No, of course not!

What is does mean though, is that you’ll have to be a whole lot more selective when choosing plants.

There are two types of plants available to you.

The first are the true non-flowering ones. Whilst nearly all plants use flowers to help them beget more plants, some ancient plant families do not use flower power at all.

Mosses are flowerless plants that are incredibly beautiful, but often overlooked. Worse, they are sometimes dismissed as undesirable, and blasted out of their quiet lives in wall and paving joints, or under trees. I have quite a thing for moss, and can't resist patting its velvety verdure whenever given the chance. If mosses thrive where you are, why not embrace their delicate beauty.

The original 'green wall': moss cascades down a rock face at Fallingwater in Pennsylvania.

The original 'green wall': moss cascades down a rock face at Fallingwater in Pennsylvania.

Delicate filaments catch the light on top of this wall at the Medellin Botanic Gardens.

Delicate filaments catch the light on top of this wall at the Medellin Botanic Gardens.

Like mosses, ferns do not have flowers, but reproduce using spores.

From the delicate fronds of this hanging fern...

From the delicate fronds of this hanging fern... the tough leaves of the birds nest. the tough leaves of the birds nest.

Conifers are also plants that do not have flowers. In Australia, the kauri, huon, hoop and bunya pines are just a few of the conifers that reproduce using seeds rather than flowers.

The unmistakable form of the mighty Bunya Pine.

The unmistakable form of the mighty Bunya Pine.

The second type of plants increases the options considerably, but may not be strictly by-the-book for the botanical and horticultural purists amongst us. Just so you know.

Included here are those that produce very insignificant flowers, flowers that ‘don’t look like flowers’, or those that flower incredibly infrequently.

The following represents just a tiny selection of plants in this category.

Palms are grown for their foliage rather than their tiny flowers. When they do get around to it, some palms also bloom only once, at the end of their lives. 

Grasses have fine foliage in a range of colours and textures, and many have feathery flowers that ‘don’t look like flowers’, helping you get around your self-imposed flower ban.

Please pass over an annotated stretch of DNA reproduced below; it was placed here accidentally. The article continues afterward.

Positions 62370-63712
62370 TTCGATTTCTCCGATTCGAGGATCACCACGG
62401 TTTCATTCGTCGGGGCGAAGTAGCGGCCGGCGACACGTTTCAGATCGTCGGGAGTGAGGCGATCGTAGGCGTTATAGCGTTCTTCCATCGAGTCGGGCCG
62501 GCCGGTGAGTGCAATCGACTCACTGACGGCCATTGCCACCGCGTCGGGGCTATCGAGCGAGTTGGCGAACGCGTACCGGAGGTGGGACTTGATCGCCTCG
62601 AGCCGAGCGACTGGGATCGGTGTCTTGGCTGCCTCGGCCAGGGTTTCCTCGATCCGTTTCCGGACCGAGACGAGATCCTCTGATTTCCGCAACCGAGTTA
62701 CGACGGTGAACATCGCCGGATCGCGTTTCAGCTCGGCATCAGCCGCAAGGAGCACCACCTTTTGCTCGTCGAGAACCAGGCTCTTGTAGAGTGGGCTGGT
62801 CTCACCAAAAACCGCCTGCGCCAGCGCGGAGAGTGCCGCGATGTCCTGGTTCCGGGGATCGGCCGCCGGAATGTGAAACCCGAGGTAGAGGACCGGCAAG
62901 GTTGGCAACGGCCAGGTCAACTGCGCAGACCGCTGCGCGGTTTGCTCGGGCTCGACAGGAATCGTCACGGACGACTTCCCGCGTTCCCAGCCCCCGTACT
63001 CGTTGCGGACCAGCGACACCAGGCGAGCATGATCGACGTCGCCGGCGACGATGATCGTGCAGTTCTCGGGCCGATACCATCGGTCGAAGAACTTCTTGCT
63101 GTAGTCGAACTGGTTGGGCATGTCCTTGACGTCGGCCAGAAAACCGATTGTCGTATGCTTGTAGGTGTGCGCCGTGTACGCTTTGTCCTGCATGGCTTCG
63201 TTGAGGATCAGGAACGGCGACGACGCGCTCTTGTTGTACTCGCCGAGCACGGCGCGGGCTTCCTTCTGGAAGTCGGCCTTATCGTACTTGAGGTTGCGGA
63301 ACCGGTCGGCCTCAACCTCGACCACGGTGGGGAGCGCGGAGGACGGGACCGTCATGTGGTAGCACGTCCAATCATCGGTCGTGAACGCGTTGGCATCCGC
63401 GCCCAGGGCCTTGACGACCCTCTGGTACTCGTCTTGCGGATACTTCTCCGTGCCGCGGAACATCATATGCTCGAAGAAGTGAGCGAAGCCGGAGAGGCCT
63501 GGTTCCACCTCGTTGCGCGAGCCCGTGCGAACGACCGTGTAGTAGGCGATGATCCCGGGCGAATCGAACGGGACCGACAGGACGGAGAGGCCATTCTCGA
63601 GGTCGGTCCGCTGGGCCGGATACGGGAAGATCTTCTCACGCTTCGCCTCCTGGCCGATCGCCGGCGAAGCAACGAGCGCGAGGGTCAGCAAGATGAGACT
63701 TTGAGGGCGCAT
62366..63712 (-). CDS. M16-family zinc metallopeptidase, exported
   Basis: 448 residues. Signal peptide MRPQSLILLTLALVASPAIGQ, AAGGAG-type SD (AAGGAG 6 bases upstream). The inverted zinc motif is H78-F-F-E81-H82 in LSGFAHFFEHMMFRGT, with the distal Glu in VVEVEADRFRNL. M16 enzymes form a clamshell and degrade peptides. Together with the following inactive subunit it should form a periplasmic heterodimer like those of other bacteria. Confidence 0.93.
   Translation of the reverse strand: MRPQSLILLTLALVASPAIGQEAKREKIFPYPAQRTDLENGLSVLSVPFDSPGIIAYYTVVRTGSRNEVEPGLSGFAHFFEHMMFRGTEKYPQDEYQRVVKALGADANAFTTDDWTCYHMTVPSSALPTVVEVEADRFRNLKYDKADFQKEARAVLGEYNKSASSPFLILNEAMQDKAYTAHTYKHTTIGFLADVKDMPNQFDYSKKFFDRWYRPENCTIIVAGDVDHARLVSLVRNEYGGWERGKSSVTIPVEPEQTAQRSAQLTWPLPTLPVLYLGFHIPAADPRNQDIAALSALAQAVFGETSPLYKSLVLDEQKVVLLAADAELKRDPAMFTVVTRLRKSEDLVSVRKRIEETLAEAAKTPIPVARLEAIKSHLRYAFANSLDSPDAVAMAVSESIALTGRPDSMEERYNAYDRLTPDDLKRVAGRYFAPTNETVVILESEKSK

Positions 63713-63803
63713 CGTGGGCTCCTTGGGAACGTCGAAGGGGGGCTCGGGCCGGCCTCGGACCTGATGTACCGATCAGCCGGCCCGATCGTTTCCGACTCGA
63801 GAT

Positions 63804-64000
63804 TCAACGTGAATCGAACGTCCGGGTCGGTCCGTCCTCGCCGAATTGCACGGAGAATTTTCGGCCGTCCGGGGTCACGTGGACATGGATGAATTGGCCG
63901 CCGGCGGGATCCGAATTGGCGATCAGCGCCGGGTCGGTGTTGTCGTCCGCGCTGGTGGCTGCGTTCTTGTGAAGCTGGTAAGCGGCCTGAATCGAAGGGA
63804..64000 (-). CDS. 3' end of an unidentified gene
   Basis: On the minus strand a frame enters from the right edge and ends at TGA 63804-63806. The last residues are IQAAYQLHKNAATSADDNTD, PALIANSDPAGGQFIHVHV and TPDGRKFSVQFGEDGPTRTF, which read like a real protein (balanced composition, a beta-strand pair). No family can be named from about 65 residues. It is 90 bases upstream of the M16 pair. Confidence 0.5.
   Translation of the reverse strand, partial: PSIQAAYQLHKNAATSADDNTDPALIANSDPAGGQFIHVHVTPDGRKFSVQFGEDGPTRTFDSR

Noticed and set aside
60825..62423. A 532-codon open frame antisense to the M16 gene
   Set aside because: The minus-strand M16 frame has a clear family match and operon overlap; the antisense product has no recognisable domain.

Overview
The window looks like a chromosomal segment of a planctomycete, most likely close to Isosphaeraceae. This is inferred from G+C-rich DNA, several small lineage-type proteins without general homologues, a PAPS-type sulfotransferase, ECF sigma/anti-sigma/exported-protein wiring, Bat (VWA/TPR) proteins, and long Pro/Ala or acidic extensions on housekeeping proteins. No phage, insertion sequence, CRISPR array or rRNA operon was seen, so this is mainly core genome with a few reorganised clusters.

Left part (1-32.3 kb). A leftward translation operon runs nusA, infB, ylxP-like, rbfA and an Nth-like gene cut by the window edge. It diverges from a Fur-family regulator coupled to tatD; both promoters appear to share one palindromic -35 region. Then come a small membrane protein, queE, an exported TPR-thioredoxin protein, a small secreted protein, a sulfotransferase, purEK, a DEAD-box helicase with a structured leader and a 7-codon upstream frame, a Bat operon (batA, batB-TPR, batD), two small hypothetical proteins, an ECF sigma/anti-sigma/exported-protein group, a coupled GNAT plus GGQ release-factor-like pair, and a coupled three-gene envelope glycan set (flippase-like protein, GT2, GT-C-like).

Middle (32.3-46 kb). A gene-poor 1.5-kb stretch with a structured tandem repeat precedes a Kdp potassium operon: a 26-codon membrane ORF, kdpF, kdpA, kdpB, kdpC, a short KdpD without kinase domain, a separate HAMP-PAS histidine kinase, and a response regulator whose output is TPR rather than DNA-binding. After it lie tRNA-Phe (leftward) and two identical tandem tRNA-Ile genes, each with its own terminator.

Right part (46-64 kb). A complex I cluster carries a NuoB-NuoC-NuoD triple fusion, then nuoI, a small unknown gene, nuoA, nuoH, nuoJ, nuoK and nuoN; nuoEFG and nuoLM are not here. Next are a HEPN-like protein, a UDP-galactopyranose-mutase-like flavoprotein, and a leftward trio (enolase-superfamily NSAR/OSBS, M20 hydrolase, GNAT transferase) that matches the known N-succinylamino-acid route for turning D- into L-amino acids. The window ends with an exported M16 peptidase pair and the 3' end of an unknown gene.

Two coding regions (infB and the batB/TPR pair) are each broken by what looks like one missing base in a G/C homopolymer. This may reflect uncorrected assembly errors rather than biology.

Many succulents have tiny flowers, or a very short bloom time. (Some are totally OTT though, so choose carefully). 

Agaves are succulents that grow for years and flower but once, in a spectacular vertical eruption that is not for the faint-hearted. Following this the plant dies. Until then they are sculptural, hardy, and flower-free. 

Culinary herbs all produce flowers. During the growing season we usually want to encourage the production of more aromatic foliage by pinching out any flower buds as they emerge. At the end of the season you can avert your eyes, let the plants flower, then look back in time for them to go to seed and pop off the twig. 

Finally, the composition of different types of foliage plants can produce incredible results. Tightly clipped hedges form the structure of the Green Dock at Thames Barrier Park. Whilst some flowering plants do make an appearance, it is the grasses and foliage plants of many forms and colours that are the main attraction. 

Similarly at Landschaftspark Duisburg Nord, hedges form an important part of this garden, but so do the rampant climbers displaying their look-at-me seasonal colour change. 

But you know better than me!

Wherever you are in Australia or around the world, what plants would you suggest for our anti-flower friends out there? If you're a flower-averse reader we'd love to hear from you too!

Share the love in the comments section. Of course if you know someone else who’d enjoy this story, be sure to pass it along, and to check back soon for more landscape inspiration.